The boys often go off on treks through our property. This day they put on backpacks, made makeshift tents and "lived off the land."
This is LIVING SCIENCE. And it can be messy.
Look at what they found on one of their outings on the property. They were guessing it was a fossil of some sort and decided to research it.
As you can see, most of our "science" is spontaneous and sparked by their own curiosity. But we also have a science "curriculum" that we are using. Because we want our learning to be organic instead of synthetic, we chose this curriculum for this year. This is a living science book, with a Charlotte Mason feel. We chose this particular book, because we were interested in gardening this spring on our new property, and Mary's Meadow has wonderful activities and information about gardening. For example, one activity is to make a teepee out of sticks and train pole beans to climb up the sticks. Everyone is excited about that! So, even though it's a curriculum of sorts, it's not a boring textbook with information that we won't use in our lives. It's loaded with all sorts of wonderful stories and activities that center around growing a garden, watching birds, etc.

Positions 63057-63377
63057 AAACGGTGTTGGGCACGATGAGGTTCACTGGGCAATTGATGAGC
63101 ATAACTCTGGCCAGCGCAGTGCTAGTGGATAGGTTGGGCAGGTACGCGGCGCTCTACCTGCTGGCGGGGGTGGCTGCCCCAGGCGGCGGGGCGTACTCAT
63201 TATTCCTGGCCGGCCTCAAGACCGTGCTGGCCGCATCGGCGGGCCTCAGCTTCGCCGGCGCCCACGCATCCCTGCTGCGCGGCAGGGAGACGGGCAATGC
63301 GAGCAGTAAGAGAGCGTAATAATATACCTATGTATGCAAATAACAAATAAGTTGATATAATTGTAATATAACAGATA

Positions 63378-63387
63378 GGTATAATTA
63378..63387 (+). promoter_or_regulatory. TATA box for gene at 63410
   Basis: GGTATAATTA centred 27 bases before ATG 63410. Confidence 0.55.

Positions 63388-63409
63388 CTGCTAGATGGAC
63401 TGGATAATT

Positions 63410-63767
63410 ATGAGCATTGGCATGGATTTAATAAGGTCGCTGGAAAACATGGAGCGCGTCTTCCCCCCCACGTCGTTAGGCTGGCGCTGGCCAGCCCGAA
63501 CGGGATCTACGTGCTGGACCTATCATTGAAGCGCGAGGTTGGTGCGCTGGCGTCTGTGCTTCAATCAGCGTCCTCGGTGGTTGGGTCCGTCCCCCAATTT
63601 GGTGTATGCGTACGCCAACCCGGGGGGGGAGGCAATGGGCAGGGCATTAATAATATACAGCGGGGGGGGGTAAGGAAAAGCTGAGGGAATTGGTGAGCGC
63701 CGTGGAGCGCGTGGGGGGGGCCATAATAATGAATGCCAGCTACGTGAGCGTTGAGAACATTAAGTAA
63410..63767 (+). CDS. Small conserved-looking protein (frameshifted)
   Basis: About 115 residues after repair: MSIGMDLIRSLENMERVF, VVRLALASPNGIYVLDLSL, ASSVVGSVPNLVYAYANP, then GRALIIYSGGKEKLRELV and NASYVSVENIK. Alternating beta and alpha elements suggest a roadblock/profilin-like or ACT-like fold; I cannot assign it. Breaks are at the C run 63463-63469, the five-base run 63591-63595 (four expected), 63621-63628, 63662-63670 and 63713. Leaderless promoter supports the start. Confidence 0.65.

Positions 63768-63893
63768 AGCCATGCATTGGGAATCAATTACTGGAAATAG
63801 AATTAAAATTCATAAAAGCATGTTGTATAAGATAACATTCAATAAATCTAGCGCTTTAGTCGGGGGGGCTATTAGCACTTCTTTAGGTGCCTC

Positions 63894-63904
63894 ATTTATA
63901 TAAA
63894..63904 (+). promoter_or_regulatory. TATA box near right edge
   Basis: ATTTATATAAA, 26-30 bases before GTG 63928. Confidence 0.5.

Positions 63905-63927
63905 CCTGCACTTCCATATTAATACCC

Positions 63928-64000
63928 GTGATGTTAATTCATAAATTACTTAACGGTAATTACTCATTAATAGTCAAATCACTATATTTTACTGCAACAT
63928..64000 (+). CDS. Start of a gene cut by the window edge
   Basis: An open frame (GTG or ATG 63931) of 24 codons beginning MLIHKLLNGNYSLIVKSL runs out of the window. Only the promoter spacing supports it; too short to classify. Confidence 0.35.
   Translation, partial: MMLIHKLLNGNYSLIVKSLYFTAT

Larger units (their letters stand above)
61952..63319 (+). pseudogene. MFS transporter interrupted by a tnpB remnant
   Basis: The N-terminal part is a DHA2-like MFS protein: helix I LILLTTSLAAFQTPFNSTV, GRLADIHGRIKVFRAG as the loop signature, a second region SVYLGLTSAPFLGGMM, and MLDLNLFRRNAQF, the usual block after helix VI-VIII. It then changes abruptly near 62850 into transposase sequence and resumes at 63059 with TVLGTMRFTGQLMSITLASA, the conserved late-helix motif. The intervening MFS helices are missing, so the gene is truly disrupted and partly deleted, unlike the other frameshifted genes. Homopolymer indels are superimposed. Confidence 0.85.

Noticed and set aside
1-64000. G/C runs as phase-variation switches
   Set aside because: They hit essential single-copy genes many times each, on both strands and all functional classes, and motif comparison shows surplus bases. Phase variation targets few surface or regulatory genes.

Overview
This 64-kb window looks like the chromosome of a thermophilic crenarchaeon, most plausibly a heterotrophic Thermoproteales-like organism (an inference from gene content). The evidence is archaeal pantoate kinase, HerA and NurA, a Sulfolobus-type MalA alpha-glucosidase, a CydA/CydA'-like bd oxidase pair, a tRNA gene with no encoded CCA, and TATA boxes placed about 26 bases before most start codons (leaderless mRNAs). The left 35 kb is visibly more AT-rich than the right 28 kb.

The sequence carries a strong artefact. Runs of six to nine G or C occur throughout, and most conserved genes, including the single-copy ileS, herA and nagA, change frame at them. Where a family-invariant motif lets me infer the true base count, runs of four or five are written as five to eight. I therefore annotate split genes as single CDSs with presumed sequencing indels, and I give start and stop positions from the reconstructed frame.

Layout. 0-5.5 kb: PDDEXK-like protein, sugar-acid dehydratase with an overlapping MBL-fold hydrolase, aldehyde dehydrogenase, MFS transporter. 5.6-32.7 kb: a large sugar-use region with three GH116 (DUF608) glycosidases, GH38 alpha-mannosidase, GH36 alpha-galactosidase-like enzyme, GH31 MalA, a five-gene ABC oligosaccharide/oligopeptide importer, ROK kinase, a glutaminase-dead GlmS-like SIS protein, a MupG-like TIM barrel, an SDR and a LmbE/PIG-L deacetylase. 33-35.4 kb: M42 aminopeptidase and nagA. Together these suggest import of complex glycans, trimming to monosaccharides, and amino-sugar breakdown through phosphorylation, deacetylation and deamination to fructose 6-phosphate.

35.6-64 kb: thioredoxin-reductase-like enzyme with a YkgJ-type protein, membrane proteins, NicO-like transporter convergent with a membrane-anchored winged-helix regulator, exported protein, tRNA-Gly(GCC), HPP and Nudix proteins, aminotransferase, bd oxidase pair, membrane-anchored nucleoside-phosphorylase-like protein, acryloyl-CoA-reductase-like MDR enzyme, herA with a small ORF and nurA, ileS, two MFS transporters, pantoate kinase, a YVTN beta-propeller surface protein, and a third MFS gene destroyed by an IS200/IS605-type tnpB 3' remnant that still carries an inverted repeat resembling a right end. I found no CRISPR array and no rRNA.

This is one experiment from Mary's Meadow. We were discussing seeds, so we put some soaked lima beans and a wet paper towel in a jar, and we set it in a sunny window. Every day for one week, the children observed the seeds and recorded the growth. I remember doing something similar when I was a child in school, but I never connected the dots. It was just a random experiment about a seed. End of story. End of learning. But, because we are aiming to grow a big garden this spring, this seed experiment had context and connection in our lives. We could see what happens to the seeds we plant in the ground. Lots of "oh I see" and "wow, that's cool" when watching seedlings grow. There's a connection made in the mind, and when we plant our seeds in the ground this spring, we will be able to remember the visual of these seedlings. This is science with context and connection rather than random, unrelated tidbits.